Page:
Thus, increasing I202 and decreasing I204 resulted in a decrease in the difference output voltage as given in the expression above. This decrease is the offset forced by the change in tail currents. Now, if the tail currents are changed in the reverse direction, that is if I202 is decreased and I204 is increased by the same amount, then following an analysis similar to that above gives the following expression:
Vout +−V out =−[2(α−1)/(α+1)]ΔI Rload  (5)
which is an offset in the output voltage that is opposite in polarity to that given by equation (4). Thus, this example illustrates how opposite polarity offsets may be obtained in proportion to a differential change in the tail currents. The net effect is that an offset dictated by ΔI and α is imposed upon or removed from the signals Vn +, Vn at the first stage 234.

This same effect is observed in the second stage 236 when current 206 is changed by ΔI and current 208 is changed by −ΔI. Accordingly, the offset dictated by ΔI and α is imposed or removed from the signals Vn−1 +, Vn−1 at the second stage 236.

The circuit 200 thus serves both as a FIR filter and as a variable offset amplifier. The differential signals Vn−1 and Vn are weighted by the ratio between the average tail currents in the first and second stages. At the same time, offset is imposed upon the two differential input signal pairs Vn +, Vn and Vn−1 +, Vn−1 .

FIG. 3 shows a three-stage filter circuit 300 that is similar to circuit 200 except that an additional stage 346 is added to include the differential signal Vn+1in the filtration process. The first stage 348 includes variable current generator 314, which provides a tail current to transistor pair 322, 324, and a complementary current generator 316, which provides a tail current to transistor pair 326, 328. When the current of generator 314 is increased by ΔI, the current of generator 316 is decreased by ΔI, and visa versa. The inputs to the gates of transistors 322 and 326 is Vn + and the inputs to the gates of transistors 324 and 328 is Vn . The widths of the gates of transistors 324 and 326 are increased (or decreased) by a factor α.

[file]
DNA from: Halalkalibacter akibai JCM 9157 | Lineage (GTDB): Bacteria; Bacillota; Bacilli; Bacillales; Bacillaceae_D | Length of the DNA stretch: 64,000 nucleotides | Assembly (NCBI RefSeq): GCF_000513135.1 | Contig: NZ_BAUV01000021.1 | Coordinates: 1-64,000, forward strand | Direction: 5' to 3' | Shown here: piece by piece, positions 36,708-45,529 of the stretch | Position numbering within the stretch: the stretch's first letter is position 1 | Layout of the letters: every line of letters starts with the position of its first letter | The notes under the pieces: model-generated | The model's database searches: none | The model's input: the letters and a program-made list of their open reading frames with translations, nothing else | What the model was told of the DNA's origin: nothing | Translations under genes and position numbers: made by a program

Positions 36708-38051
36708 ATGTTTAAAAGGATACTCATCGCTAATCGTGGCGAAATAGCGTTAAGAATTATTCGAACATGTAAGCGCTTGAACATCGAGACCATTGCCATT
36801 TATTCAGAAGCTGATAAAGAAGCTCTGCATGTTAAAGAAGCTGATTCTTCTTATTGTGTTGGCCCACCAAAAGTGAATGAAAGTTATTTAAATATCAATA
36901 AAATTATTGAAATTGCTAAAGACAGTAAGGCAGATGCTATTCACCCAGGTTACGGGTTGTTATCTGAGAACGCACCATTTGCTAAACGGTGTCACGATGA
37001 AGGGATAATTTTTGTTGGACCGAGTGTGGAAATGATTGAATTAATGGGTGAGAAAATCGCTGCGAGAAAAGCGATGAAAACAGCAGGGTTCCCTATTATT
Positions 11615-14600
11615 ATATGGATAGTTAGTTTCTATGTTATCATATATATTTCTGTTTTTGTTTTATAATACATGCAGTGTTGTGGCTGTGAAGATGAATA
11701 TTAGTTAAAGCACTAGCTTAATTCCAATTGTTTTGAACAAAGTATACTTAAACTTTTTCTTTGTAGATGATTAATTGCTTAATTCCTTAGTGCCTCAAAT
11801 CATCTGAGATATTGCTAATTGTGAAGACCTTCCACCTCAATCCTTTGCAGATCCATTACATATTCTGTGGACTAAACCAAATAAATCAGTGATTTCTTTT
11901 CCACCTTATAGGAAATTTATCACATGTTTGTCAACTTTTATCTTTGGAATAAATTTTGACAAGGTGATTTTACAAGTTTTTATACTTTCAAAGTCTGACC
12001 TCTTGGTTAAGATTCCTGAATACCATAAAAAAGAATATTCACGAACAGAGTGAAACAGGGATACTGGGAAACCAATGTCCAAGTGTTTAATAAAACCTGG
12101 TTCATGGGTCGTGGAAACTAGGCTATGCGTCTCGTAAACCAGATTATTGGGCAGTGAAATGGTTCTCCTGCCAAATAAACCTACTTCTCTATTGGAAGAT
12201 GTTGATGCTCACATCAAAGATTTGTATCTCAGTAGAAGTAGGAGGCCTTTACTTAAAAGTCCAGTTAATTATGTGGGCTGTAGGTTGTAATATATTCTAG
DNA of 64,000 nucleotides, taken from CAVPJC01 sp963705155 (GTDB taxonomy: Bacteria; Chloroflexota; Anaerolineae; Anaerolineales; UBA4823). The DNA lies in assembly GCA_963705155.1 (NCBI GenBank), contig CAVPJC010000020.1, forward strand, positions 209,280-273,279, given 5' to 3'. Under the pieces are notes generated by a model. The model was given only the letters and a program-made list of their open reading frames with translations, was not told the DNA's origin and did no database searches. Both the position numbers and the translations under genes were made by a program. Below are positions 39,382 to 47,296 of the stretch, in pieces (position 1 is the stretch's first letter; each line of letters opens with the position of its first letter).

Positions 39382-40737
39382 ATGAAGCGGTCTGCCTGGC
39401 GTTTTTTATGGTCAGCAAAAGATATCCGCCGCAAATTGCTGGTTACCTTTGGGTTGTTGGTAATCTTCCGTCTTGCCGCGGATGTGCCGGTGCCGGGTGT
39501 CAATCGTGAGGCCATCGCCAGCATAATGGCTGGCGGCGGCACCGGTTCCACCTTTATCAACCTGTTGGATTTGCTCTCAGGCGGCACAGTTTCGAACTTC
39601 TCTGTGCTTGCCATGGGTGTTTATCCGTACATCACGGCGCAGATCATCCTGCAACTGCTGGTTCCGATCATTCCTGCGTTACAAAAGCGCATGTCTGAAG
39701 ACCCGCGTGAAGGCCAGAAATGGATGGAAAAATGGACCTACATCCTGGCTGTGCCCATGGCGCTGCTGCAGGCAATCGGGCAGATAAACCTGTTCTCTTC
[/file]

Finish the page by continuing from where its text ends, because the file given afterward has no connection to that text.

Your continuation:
The second stage 350 includes variable current generator 318, which provides a tail current to transistor pair 330, 332, and a complementary current generator 320, which provides a tail current to transistor pair 334, 336. When the current of generator 318 is increased by ΔI, the current of generator 320 is decreased by ΔI, and visa versa. The average current generated by second-stage generators 318 and 320 is twice that generated by first stage generators 314 and 316 in the first stage 348. The inputs to the gates of transistors 330 and 334 is Vn−1 + and the inputs to the gates of transistors 332 and 336 is Vn−1 . The widths of the gates of transistors 332 and 334 are increased (or decreased) by a factor α.

The third stage 346 includes variable current generator 302, which provides a tail current to transistor pair 306, 308, and a complementary current generator 304, which provides a tail current to transistor pair 310, 312. When the current of generator 302 is increased by ΔI, the current of generator 304 is decreased by ΔI, and visa versa. The average current generated by third-stage generators 302 and 304 is half that generated by first stage generators 314 and 316 in the first stage 348. The input to the gates of transistors 306 and 310 is Vn+1 + and the input to the gates of transistors 308 and 312 is Vn+1 . The widths of the gates of transistors 308 and 310 are increased (or decreased) by a factor α.

The first, second and third stages are inter-coupled to each other because output node 342 is coupled to an output of transistors 306, 310, 322, 326, 330 and 334, while the output node 344 is coupled to an output node of transistors 308, 312, 324, 328, 332, and 336. Output nodes 342 and 344 are respectively coupled to load devices 338 and 340. As noted above in connection with FIGS. 1 and 2, these load devices can include passive and/or active circuits, depending on the application of the filter circuit, and the load devices can alternatively represent a separate filter or amplification stage.